Neonatal Hypertension - Management of

Publication: 20/10/2016  --
Last review: 12/07/2019  
Next review: 12/07/2022  
Clinical Guideline
ID: 4758 
Approved By: Trust Clinical Guidelines Group 
Copyright© Leeds Teaching Hospitals NHS Trust 2019  


This Clinical Guideline is intended for use by healthcare professionals within Leeds unless otherwise stated.
For healthcare professionals in other trusts, please ensure that you consult relevant local and national guidance.

Management of Neonatal Hypertension

Summary of Guideline

This guideline offers guidance on the recognition, diagnosis, treatment and investigation of hypertension in newborn infants on the neonatal unit. It outlines the treatment thresholds and first, second and third line drug treatment.  

Back to top


To improve the diagnosis and management of high blood pressure (hypertension) in newborn infants.

Back to top


Neonatal hypertension may occur in up to 3% of babies admitted to intensive care units.  It is defined as a systolic blood pressure >95th centile when compared to infants of similar weight, gestational and postnatal age . The most common cause of neonatal hypertension is renal artery thrombosis secondary to umbilical arterial catheterisation, particularly in catheters with the tip lying above the diaphragm, and there is close correlation with duration of catheterisation.

Causes of neonatal hypertension





  • Renal artery thrombosis or stenosis
  • Renal vein thrombosis
  • Polycytic kidney disease
  • Congenital nephropathy
  • Acute tubular/cortical necrosis
  • Nephrocalcinosis
  • Obstructive uropathy/PUJ obstruction
  • Haemolytic uraemic syndrome
  • UAC vascular occlusion
  • Steroids
  • ECMO
  • Inotropes
  • Abdominal wall closure (exomphalos etc)
  • TPN
  • Fluid overload
  • Intraventricular Haemorrhage (IVH)
  • Seizures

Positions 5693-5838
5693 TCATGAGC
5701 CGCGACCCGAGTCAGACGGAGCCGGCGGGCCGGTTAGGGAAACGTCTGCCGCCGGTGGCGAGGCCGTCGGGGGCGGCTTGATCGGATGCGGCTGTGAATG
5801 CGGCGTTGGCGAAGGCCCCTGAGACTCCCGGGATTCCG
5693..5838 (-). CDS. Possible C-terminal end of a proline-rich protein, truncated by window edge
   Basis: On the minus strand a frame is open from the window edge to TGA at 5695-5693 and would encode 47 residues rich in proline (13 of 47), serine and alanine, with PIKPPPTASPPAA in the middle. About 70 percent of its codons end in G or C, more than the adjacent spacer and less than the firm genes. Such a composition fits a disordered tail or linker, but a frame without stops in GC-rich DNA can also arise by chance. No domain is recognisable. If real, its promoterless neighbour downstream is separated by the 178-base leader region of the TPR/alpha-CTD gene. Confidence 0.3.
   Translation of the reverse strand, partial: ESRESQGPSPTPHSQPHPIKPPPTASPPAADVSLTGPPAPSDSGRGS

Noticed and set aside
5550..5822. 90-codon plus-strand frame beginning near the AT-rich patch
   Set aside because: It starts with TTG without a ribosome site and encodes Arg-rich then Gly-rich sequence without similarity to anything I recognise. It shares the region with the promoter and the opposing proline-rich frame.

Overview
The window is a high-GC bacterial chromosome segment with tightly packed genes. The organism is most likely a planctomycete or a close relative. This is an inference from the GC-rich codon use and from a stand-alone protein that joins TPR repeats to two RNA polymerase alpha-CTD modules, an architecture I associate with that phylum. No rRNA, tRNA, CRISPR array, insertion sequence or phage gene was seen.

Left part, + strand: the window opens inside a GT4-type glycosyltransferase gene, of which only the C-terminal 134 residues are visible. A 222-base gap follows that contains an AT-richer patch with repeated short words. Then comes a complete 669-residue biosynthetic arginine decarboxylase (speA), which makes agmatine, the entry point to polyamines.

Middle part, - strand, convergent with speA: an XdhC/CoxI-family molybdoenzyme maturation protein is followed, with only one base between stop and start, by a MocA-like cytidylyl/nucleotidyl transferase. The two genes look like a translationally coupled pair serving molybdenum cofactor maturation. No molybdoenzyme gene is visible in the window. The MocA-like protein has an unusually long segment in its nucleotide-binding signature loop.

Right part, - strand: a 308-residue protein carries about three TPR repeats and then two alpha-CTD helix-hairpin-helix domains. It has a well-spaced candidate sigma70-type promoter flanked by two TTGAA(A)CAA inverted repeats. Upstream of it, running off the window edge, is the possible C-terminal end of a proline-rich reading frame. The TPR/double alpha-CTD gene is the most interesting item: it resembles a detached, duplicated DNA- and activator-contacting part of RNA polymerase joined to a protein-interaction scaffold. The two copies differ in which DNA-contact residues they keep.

• Raised intracranial pressure
  • Pain
  • Bronchopulmonary dysplasia (BPD)
  • Neonatal abstinence syndrome (NAS)
  • Neuroblastoma
  • Endocrine causes:
  • Congenital adrenal hyperplasia
  • Hyperaldosteronism
  • Hyperthyroidism
  • Coarctation of aorta/left ventricular outflow tract obstruction

Back to top


Neonatal hypertension is often asymptomatic and noted during routine monitoring on ICU.  Some neonates may show symptoms such as poor feeding, tachypnoea and lethargy, and in severe cases seizures and congestive cardiac failure . An arterial line is the optimum method of measurement of BP (invasive BP) but oscillated devices may be used, ensuring that the cuff size is appropriate (non-invasive BP). The width of the cuff should be at least 60% of the length of the upper arm. An abnormal BP should be repeated within 15 minutes. If non-invasive BP is used it should be measured in a different limb. The table below shows BP centiles for babies of 2 weeks of age.  Mean or Systolic BP > 95th centile should lead to consideration of treatment.

Back to top


Any neonate found to be significantly hypertensive (see table above) should be investigated to establish the underlying cause. First line investigations should include:

  • Full examination - in particular all four limb blood pressure, palpation for abdominal masses, femoral pulses, genitalia and any dysmorphic features. Renal artery stenosis may produce a bruit.